The bank claims it was simply trying to protect its investment in the property, where Tedone and her husband had quit making monthly mortgage payments. But neither the bank nor the contractor, who worked for Five Brothers, based in Warren, Mich., had bothered to inform Tedone, who still owned the house, that such a radical procedure was in store, she claims in a lawsuit. Moreover, the contractor made a mess of it — ripping out walls, leaving huge piles of possibly contaminated rubble strewn about, all without obtaining the proper permits from the city, she said.
The bank’s action essentially killed any chance that she could sell her home at a short sale, and thus avoid the huge hit to her credit that a foreclosure deals, Tedone said.
“When you sell you have to disclose everything,” she said. “And I don’t know what was done.”
Conflicts between contractors and homeowners are an outgrowth of a housing crisis that fueled rapid expansion in a previously little-noticed corner of the mortgage industry. In the past decade, the largest banks have increasingly outsourced their responsibilities to look after distressed real estate to a growing cadre of companies that do what is called property preservation, or field-services work.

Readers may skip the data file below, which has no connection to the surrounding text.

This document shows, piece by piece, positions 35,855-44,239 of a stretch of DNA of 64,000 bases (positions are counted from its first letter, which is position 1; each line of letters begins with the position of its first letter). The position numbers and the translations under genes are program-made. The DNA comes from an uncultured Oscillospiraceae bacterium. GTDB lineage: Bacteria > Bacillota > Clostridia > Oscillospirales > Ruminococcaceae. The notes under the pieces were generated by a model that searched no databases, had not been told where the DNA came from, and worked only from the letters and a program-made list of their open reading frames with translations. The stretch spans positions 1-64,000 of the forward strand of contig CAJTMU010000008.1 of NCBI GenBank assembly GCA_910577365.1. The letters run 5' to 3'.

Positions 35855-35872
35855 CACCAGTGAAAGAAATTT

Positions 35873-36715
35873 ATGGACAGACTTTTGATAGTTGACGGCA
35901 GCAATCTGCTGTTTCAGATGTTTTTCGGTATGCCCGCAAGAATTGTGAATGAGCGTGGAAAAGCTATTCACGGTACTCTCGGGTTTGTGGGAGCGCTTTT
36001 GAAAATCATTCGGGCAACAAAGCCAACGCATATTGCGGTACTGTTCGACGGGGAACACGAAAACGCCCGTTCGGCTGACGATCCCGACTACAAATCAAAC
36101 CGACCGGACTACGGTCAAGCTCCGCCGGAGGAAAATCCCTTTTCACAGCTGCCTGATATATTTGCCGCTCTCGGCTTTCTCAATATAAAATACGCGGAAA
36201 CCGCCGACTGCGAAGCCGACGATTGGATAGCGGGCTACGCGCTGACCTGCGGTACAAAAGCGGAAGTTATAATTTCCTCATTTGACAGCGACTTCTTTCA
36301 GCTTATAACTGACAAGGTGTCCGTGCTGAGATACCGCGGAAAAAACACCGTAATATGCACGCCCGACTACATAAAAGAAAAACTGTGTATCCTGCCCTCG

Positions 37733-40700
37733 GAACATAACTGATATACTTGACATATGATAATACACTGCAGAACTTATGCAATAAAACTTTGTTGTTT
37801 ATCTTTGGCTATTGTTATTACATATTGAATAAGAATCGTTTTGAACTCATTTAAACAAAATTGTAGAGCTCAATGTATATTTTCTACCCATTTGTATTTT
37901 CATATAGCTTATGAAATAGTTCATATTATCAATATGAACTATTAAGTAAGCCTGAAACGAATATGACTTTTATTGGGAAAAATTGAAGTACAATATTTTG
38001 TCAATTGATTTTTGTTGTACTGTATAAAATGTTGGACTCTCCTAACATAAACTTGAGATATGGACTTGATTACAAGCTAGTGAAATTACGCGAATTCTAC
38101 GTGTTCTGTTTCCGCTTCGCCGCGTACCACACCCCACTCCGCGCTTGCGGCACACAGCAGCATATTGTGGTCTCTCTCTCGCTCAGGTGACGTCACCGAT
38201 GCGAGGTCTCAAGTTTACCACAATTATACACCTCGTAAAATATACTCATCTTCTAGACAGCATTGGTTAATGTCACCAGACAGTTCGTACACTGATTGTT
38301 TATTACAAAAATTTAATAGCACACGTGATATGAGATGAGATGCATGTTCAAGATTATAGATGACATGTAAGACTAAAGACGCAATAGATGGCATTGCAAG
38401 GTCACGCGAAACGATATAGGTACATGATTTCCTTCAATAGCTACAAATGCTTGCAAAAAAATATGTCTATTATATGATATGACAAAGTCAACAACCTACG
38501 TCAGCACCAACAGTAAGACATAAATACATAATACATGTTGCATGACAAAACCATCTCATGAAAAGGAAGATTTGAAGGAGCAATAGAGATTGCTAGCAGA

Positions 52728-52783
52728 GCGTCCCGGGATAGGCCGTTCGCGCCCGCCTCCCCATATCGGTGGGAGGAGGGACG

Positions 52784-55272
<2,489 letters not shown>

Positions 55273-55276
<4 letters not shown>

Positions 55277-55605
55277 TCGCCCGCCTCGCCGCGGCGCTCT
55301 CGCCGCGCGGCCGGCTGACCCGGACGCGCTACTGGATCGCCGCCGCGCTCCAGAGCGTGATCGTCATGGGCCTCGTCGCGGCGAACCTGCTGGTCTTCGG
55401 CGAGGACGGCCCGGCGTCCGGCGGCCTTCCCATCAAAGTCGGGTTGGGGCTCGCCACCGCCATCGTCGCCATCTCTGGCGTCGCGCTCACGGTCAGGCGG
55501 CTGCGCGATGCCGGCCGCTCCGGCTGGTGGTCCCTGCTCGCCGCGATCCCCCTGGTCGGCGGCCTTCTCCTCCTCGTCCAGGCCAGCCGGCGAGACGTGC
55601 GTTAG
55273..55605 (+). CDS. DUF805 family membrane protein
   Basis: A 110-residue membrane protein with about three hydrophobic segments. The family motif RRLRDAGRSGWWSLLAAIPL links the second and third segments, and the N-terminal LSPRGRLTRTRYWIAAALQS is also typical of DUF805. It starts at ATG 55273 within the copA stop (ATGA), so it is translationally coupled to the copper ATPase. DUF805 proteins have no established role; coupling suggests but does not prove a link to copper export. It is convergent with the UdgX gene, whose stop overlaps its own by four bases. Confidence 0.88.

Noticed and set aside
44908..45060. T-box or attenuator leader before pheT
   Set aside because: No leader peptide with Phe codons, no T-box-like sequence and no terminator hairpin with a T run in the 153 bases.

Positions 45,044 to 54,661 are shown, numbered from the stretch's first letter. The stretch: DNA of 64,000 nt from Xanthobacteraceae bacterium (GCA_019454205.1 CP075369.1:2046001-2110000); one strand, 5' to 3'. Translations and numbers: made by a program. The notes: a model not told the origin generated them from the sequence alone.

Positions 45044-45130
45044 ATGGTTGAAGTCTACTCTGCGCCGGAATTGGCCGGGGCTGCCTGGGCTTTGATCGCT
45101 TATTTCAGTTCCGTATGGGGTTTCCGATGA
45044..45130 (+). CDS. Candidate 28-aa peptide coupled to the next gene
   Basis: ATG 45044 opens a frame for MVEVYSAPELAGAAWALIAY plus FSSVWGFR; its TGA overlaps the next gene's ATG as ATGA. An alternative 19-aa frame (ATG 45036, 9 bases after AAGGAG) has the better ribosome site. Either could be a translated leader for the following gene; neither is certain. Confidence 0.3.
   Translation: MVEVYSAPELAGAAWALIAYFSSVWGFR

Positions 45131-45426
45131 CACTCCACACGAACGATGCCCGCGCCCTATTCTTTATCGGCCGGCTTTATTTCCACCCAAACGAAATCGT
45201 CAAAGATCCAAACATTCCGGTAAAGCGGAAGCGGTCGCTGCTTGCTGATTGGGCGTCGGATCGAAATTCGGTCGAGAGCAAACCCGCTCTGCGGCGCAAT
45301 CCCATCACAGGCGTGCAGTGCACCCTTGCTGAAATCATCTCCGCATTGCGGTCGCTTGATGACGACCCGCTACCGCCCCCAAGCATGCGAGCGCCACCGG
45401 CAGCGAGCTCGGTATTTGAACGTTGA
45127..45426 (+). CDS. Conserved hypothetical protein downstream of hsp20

Even now, with the housing market booming again in some areas, more than 3 million homes in some stage of default or foreclosure are subject to a monthly bank inspection, according to RealtyTrac, an online real estate company.
Disputes most often arise in instances where a borrower has missed a few payments, or is in the early stages of the foreclosure process. Sometimes owners just walk away from their homes, leaving it to the bank to mow lawns, fix broken windows or patch roofs.
Bank inspectors are sent each month to look for evidence of abandonment, but too often, say homeowners and even some of the contract workers themselves, they don’t even get out of the car.
This is a result of lax supervision and regulation, critics say. Inspectors have little financial incentive to be cautious, often earning just a few dollars to inspect a property, after various other subcontractors have taken a cut of what the bank pays for inspections. On Craigslist, contractors solicit workers to inspect homes for as little as $1 or $2 each.
Bad inspections lead to work orders issued to clean out or lock up homes that are still inhabited by their rightful owners. Dozens of complaints allege that a resident was at work or on vacation when a contractor break-in occurred.